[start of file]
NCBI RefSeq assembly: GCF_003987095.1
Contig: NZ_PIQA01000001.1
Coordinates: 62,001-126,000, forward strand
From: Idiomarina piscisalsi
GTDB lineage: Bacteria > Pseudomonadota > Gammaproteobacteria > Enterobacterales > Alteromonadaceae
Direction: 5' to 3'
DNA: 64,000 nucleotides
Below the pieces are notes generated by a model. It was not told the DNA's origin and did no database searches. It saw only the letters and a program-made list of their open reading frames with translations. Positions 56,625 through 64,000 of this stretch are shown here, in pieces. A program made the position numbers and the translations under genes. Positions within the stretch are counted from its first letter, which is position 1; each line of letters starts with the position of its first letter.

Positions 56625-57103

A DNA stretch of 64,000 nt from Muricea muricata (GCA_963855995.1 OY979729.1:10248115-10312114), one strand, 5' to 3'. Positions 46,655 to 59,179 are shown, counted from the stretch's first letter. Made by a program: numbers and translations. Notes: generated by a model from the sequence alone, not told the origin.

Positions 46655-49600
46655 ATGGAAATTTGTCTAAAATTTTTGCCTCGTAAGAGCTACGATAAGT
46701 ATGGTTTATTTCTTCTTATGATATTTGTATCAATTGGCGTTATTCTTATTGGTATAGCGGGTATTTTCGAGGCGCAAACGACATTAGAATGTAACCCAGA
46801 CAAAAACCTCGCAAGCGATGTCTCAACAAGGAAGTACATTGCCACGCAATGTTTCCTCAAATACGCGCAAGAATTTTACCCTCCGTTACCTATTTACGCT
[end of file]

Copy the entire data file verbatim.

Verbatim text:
NCBI RefSeq assembly: GCF_003987095.1
Contig: NZ_PIQA01000001.1
Coordinates: 62,001-126,000, forward strand
From: Idiomarina piscisalsi
GTDB lineage: Bacteria > Pseudomonadota > Gammaproteobacteria > Enterobacterales > Alteromonadaceae
Direction: 5' to 3'
DNA: 64,000 nucleotides
Below the pieces are notes generated by a model. It was not told the DNA's origin and did no database searches. It saw only the letters and a program-made list of their open reading frames with translations. Positions 56,625 through 64,000 of this stretch are shown here, in pieces. A program made the position numbers and the translations under genes. Positions within the stretch are counted from its first letter, which is position 1; each line of letters starts with the position of its first letter.

Positions 56625-57103

A DNA stretch of 64,000 nt from Muricea muricata (GCA_963855995.1 OY979729.1:10248115-10312114), one strand, 5' to 3'. Positions 46,655 to 59,179 are shown, counted from the stretch's first letter. Made by a program: numbers and translations. Notes: generated by a model from the sequence alone, not told the origin.

Positions 46655-49600
46655 ATGGAAATTTGTCTAAAATTTTTGCCTCGTAAGAGCTACGATAAGT
46701 ATGGTTTATTTCTTCTTATGATATTTGTATCAATTGGCGTTATTCTTATTGGTATAGCGGGTATTTTCGAGGCGCAAACGACATTAGAATGTAACCCAGA
46801 CAAAAACCTCGCAAGCGATGTCTCAACAAGGAAGTACATTGCCACGCAATGTTTCCTCAAATACGCGCAAGAATTTTACCCTCCGTTACCTATTTACGCT